Two Faces of Hell

One bleakly beautiful, the other brazenly bad

Javier Bardem gives a Biutiful performance

One bleakly beautiful, the other brazenly bad

Biutiful ★★★★Directed by Alejandro GonzalezStarring Javier Bardem, Maricel Álvarez and Hanaa BouchaibR – 148 minutes; Continues at the Odeon

Mexican director Alejandro Gonzalez Inarritu (Babel, 21 Grams, Amores Perros) has returned to his visceral strengths with his new drama, Biutiful, which soars to great, gloomy heights courtesy of the Oscar-nominated performance at the film’s raw centre. Javier Bardem stars as Uxbal, a low-level criminal on the seedy side of Barcelona, who is the “facilitator” for an illicit sweatshop where a group of Chinese seamstresses crank out name-brand knock-offs that are then sold on the street by African street hustlers, also undocumented illegals.Near the beginning of the film, Uxbal finds out that he is terminally ill with cancer. His first thoughts are about what will happen to his two young children — not least because the wife, from who he is estranged, is a bipolar screw-up who drinks too much and needs to be hospitalized. The other parts of Uxbal’s life are just as messy: his brother and fellow criminal might be having an affair with said wife, the policeman he bribes has warned him that a big crackdown is coming, and this sorrowing man with the Christ-like face feels a great burden of care for the illegals that he is simultaneously exploiting and genuinely trying to help. And just to up the ante a bit further — not that we need it — Uxbal is also a psychic who can communicate with the recently dead.Despite being nearly two-and-a-half hours long, Biutiful never drags and always engages the audience, even though the entire running time is spent bearing witness to sordid lives destined to know endless suffering. The evocatively filmed setting for all this pain and moments of horror are the scabby tenements and industrial zones where smokestacks belch poisonous clouds and the “lucky” ones have a tiny, crappy apartment and don’t sleep surreptitiously in the basement of an unheated warehouse on rows of paper-thin mattresses. If it weren’t for Bardem’s amazing and expressive performance, Biutiful might be the perfect inspiration to slash your wrists. But his profound humanity illuminates and redeems what would otherwise seem like hopeless squalour. M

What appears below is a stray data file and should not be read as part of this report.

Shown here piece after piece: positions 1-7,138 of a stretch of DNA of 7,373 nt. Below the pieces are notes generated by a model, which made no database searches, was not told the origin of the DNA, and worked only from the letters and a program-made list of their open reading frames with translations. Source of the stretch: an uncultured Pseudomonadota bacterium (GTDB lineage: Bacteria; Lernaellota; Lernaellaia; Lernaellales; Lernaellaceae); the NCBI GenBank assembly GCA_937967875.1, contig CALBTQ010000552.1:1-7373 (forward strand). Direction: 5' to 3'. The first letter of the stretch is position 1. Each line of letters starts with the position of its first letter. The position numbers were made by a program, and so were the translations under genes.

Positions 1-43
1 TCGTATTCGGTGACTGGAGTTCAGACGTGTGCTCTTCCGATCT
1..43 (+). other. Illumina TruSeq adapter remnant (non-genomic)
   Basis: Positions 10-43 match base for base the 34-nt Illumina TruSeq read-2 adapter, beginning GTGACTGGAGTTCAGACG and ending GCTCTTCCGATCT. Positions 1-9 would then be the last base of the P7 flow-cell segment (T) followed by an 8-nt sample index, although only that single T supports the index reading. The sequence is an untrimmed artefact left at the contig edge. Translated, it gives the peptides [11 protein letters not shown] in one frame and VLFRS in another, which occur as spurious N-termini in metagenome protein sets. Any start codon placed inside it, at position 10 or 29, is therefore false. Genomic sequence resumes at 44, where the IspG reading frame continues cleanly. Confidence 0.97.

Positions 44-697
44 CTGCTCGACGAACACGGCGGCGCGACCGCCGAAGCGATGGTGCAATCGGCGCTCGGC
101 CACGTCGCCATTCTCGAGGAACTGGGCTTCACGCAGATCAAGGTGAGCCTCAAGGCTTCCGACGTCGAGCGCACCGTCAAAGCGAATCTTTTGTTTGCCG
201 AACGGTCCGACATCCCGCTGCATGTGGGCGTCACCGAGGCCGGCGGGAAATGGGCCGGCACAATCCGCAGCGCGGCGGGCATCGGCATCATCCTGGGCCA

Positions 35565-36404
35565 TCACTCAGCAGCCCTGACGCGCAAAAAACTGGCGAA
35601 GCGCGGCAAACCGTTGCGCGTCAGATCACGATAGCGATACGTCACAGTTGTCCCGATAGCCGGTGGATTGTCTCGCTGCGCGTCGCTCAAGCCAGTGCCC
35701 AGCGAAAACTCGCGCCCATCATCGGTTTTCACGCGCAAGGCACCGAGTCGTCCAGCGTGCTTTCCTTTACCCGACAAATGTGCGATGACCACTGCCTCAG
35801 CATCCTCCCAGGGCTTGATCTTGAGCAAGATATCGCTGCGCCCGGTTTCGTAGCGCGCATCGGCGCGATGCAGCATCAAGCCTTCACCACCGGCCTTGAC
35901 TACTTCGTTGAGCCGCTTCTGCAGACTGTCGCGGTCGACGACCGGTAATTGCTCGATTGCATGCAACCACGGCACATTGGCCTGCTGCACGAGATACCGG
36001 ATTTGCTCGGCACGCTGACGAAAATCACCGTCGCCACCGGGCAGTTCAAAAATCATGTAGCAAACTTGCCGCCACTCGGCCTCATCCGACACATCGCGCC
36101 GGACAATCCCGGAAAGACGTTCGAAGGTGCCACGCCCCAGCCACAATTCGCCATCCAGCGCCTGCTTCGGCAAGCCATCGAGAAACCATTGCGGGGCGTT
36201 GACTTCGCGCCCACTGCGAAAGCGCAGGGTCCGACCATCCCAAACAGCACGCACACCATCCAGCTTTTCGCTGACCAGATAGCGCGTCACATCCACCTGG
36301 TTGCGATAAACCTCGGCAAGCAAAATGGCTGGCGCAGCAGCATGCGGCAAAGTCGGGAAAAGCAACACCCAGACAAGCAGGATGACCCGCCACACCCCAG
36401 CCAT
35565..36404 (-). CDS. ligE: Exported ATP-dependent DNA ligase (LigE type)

Drive Angry  ★★Directed by Patrick LussierStarring Nicolas Cage, Amber Heard and William FichtnerR – 104 minutes; Continues at the Capitol and SilverCity

And speaking of movies in need of redemption, let’s take a ride with Drive Angry, the latest action flick from Nicolas Cage (who these days seems to be bankrupt not just financially, but also artistically). In this over-the-top orgy of sex and violence and violence and more violence, Cage plays the religiously named Milton, a man who has literally escaped from Hell in order to rescue his infant grandson from Jonah King, a madman who plans a satanic sacrifice under the next full moon. Milton soon hooks up with Piper (Amber Heard, Zombieland), a sexy babe in barely legal shorts who throws a mean punch and drives a hot muscle car. And as this cute couple roars across the countryside in pursuit of King, they are in turn pursued by a nattily dressed man (William Fichtner, The Dark Knight) known as The Accountant. This remorseless — but urbanely droll — villain is one of Lucifer’s go-to guys and has been sent to drag Milton back to Hell.Complete with over-written profanities, plot holes you could drive a Dodge Charger through, and scenes of hands getting blown off and a lout getting impaled through the eye with a baseball bat, Drive is pandering trash that winks at the audience with a mix of self-awareness and shameless cynicism.The once-compelling Cage continues to flounder from one flop to the next (despite a clever supporting performance in Kick-Ass, his indifferent work in Sorcerer’s Apprentice, Ghost Rider and Season of the Witch is the norm these days). Sadly, only the slyly devilish Fichtner makes Drive anything more than a cinematic skidmark. M

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